Feral cats are now the primary adversary in our mission to restore endangered species outside our fence.
Range and Abundance
Domestic cats (Felis catus) first came to Australia with the earliest European settlers and were introduced to most of the colonies around the continent soon after. However, it may have been many years before they began spreading far from human settlements (see here). Their populations expanded outwards from the major cities, and by 1910 they occupied around 99% of the country. Dependent on rainfall, there are now between 2.1 and 6.3 million cats across Australia.
Feral cats can survive in every habitat of Australia, from the most remote rugged mountains to lush rainforests. They even survive deep in the deserts where there is little to no water, as they can get all the water they need from the blood of their prey. Most of Australia has a density of around one cat every five kilometres. However, they can be at much higher densities where there is more food. The highest densities of cats are typically found on off-shore islands, around cities and dumps, and in the deserts after major rain events.
Same as Domestic Cats?
Genetically, feral cats are indistinguishable from house cats. However, they can appear to be very different. Feral cats usually have simple coat patterns (tabby or black), since cats with more exotic patterns do not survive well in the wild. For example, cats with too much white fur would be more likely to be found by dingoes. Also, many of the unique features of domestic cats are derived from recessive genes, and are bred out quickly in the wild.
Feral cats are not inherently bigger than house cats. The average weighs between 3 and 5kg. However, as male feral cats are not de-sexed, many can grow into gigantic tom-cats. Such cats can be almost as big as a small dingo. These cats are rare though: fewer than 1% of the cats caught around Roxby Downs in the last 30 years have weighed over 7kg.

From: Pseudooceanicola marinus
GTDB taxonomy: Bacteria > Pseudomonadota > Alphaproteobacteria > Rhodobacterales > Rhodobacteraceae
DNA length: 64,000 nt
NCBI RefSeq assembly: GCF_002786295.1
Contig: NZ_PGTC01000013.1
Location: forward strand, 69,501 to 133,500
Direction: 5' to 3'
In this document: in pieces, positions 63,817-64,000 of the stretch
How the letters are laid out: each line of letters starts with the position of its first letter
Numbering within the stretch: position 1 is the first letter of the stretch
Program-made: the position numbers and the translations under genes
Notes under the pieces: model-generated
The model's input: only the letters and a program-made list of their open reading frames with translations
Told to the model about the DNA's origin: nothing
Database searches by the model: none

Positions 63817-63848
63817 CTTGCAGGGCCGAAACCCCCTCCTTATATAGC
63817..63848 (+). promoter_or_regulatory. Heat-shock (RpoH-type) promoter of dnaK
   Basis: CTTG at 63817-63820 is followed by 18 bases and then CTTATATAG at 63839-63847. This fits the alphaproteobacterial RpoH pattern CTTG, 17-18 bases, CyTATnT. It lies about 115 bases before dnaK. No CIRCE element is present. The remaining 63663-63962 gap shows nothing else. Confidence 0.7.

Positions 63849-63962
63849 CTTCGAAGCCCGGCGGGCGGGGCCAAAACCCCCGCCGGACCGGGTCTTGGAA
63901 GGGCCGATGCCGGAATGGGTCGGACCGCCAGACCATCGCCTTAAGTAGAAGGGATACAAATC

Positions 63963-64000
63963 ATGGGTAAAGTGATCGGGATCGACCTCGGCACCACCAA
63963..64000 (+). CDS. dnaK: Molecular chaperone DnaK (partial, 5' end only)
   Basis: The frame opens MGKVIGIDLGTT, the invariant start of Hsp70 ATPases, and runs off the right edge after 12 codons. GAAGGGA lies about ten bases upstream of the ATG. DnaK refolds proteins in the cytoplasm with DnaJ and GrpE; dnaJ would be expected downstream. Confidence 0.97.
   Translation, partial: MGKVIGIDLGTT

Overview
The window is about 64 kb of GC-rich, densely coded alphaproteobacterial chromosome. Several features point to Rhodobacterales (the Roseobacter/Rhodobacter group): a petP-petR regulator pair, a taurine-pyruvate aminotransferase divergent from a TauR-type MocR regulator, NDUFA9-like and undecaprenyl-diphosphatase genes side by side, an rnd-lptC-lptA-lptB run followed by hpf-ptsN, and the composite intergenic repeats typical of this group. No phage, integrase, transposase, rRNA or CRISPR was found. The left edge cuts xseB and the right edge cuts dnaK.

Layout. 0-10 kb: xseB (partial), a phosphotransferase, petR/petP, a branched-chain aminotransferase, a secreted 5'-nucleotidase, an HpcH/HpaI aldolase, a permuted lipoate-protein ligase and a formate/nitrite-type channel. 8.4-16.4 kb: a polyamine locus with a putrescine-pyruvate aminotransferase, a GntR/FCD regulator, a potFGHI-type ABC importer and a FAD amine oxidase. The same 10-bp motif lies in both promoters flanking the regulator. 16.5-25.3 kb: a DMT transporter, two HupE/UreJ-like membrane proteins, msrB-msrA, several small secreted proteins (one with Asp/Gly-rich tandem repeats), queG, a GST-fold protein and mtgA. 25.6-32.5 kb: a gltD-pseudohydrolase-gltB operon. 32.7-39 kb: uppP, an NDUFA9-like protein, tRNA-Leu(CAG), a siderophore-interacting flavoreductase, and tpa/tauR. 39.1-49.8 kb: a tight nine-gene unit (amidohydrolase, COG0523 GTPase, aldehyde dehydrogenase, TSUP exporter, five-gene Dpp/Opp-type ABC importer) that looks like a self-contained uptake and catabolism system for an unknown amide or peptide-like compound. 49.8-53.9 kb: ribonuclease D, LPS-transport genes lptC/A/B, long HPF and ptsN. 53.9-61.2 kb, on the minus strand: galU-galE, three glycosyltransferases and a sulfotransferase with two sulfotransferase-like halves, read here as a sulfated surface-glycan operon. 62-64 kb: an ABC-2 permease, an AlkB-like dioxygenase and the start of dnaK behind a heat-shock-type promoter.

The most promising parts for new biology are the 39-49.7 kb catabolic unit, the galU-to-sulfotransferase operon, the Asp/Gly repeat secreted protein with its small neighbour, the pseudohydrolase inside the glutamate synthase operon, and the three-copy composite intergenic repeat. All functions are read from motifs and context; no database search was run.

The hunting strategy of feral cats involves walking, and if prey is detected, initiating a stalk. They are patient and can stalk prey for an hour or more. Once they are in position, they pounce. They use their claws to hold the prey in place and deliver a killing bite to the neck or body. Their whiskers help them find the right place to bite, as they are very touch sensitive.
Feral cats have one of the broadest diets of any predator in Australia. They watch and learn the habits and weaknesses of their prey. They can take down adult wallabies, poisonous brown snakes, and kill animals living in trees. Around Arid Recovery, almost every local species of mammal, reptile and ground-living bird has been found in cat stomachs.
Not only are cats experts at taking down prey, they are also aware of where to find prey and where they will be easy to hunt. They are even able to detect recently burnt areas over 15km from their home ranges, and do long-distance journeys to hunt in such locations. In the deserts, cats travel huge distances to where there has been recent rain.
Each Cat is Different
Because cats learn, watch and form their own habits, every cat is different and can have different impacts on prey species. While any cat could learn to kill small native mice or find defenceless bird chicks, not many of them know how to kill some of the larger and more feisty animals. For these harder to kill animals, only a small portion of the cat population are a threat. For example, in the release of western quolls into the Flinders Ranges, all of the 20 quolls killed by cats were killed by just four individuals.
We’ve recently learnt that some individual cats are more lethal than others. Arid Recovery is supporting research by Dr Katherine Moseby from UNSW to uncover these killer cats in more detail. This research will hope to develop methods of profiling which particular cats are most threatening to certain species using forensic criminal profiling methods. It will also investigate how to deal with these lethal individuals. In the coming years we hope to have a much better understanding of which individual cats are the greatest threat to wildlife species.